September 05, 2018

Cortez Masto Introduces Reaching English Language Learners Act

Washington, D.C. – U.S. Senator Catherine Cortez Masto (D-Nev.) today introduced the Reaching English Language Learners Act to address the shortage of teachers qualified to teach English language learners (ELs) in the United States. The bill would create a grant program, under Title II of the Higher Education Act, to provide support and incentivize colleges and schools to create teacher-training programs to address the shortage and better prepare the future generation of EL educators. Senator Cortez Masto crafted the Reaching English Language Learners Act after hearing directly from a Washoe County School District teacher about the challenges facing educators who work with ELs.

“Ten percent of public school students in the United States are English learners. That means ten percent of public school students face a language gap that puts them at risk of falling behind academically,” said Cortez Masto. “I’ve introduced this bill to address the critical English language teacher shortage and help make sure that English learners have the resources they need to learn on equal footing with their peers.”

“Washoe County School District supports legislation that aims to further enhance the preparation of teachers in supporting our students learning English,” said Washoe County School Superintendent Traci Davis. “We look forward to continued partnerships with our colleges and universities as we work to improve outcomes for students and build upon the work the district is already doing around social emotional learning, parental and family engagement and supporting our students with disabilities.” 

Joining Senator Cortez Masto in introducing the bill were Senators Kirsten Gillibrand (D-N.Y.), Michael Bennet (D-Colo.), Amy Klobuchar (D-Minn.), Richard Blumenthal (D-Conn.), Chris Van Hollen (D-Md.), Kamala Harris (D-Calif.), Dianne Feinstein (D-Calif.), and Mazie Hirono (D-Hawaii). 


The Reaching English Learners Act would create a grant program for colleges and universities under Title II Part B of the Higher Education Act to support the development of teacher preparation programs that train future teachers to instruct ELs. To secure a grant, higher education institutions would be required to partner with local education agencies to build or strengthen teaching programs that provide qualified teacher candidates with skills related to:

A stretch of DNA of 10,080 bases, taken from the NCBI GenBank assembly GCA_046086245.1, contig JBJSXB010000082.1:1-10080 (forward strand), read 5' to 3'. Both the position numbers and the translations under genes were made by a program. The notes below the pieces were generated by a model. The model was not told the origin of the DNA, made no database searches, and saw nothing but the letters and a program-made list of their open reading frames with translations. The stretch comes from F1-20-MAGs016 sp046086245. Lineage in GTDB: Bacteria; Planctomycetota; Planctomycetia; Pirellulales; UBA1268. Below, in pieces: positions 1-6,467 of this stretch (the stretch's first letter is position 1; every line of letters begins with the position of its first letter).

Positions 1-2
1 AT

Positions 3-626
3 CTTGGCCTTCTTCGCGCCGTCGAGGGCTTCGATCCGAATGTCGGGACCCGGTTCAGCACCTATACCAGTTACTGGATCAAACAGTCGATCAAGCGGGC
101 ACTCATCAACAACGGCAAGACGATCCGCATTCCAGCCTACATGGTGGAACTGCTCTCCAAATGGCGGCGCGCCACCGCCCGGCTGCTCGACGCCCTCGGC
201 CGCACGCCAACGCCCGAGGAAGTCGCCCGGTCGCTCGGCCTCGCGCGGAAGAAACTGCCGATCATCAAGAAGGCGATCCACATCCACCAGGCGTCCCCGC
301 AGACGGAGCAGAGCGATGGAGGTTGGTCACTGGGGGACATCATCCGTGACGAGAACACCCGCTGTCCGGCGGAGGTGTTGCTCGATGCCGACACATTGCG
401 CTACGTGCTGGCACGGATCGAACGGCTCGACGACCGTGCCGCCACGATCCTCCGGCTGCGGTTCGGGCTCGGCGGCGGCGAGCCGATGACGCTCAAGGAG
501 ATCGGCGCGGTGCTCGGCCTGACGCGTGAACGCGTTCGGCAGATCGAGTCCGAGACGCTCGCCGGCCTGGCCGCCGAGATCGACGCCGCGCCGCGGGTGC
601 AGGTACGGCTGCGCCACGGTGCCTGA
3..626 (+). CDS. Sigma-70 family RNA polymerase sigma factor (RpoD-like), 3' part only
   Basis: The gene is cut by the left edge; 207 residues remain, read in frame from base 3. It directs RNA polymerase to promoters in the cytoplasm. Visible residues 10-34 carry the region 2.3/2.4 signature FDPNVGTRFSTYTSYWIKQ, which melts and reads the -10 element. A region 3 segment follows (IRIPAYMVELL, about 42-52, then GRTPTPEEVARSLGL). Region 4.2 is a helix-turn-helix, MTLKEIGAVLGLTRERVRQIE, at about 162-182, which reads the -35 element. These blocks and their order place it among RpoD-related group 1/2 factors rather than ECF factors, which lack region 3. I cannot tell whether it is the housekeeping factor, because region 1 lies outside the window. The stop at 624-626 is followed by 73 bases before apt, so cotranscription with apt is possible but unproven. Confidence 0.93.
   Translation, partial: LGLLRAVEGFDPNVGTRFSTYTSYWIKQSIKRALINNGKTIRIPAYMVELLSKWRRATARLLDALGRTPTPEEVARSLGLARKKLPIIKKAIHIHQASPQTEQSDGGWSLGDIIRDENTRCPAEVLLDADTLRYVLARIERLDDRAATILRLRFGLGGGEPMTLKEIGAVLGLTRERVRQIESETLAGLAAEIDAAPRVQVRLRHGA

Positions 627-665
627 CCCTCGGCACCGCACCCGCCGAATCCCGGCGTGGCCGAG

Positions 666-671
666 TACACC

• Helping ELs in prekindergarten, elementary, and secondary school programs: (1) achieve at high academic levels and meet state standards adopted under ESSA; and (2) attain English proficiency
  • Recognizing and addressing the social and emotional needs of ELs; 
  • Appropriately identifying and instructing ELs with disabilities; and
  • Promoting parental, family, and community engagement in EL educational programs.

Five million students in U.S. public schools—or one in ten students—are English learners (EL). English learners are a rapidly growing and increasingly diverse population. ELs speak more than 150 languages from around the world, with Spanish spoken by over 70 percent of students.

Under the Every Student Succeeds Act, an English learner (EL) is defined as a student between the ages of three and 21 whose difficulty speaking, reading, writing, or understanding English creates barriers to academic success.

Teaching ELs requires a specific skillset and unique teaching strategies, but the Department of Education reports that 32 states have a shortage of teachers for EL students. As a result, thousands of schools across the country are unable to meet the needs of the growing population of ELs. 

Grant recipients would be required to offer work-based learning opportunities and provide the necessary coursework for teacher candidates to qualify for an EL teaching certification. They would also need to submit a report on the effectiveness of the EL teaching program to the Department of Education. The Reaching English Learners Act has been endorsed by the Hispanic Associations of Colleges and Universities (HACU), the Joint Committee for Languages (JCL), American Federation of Teachers (AFT), the Association of Latino Administrators and Superintendents (ALAS), and the TESOL International Association. Representative Jim Langevin (D-RI) introduced its companion bill in the House of Representatives with bipartisan support.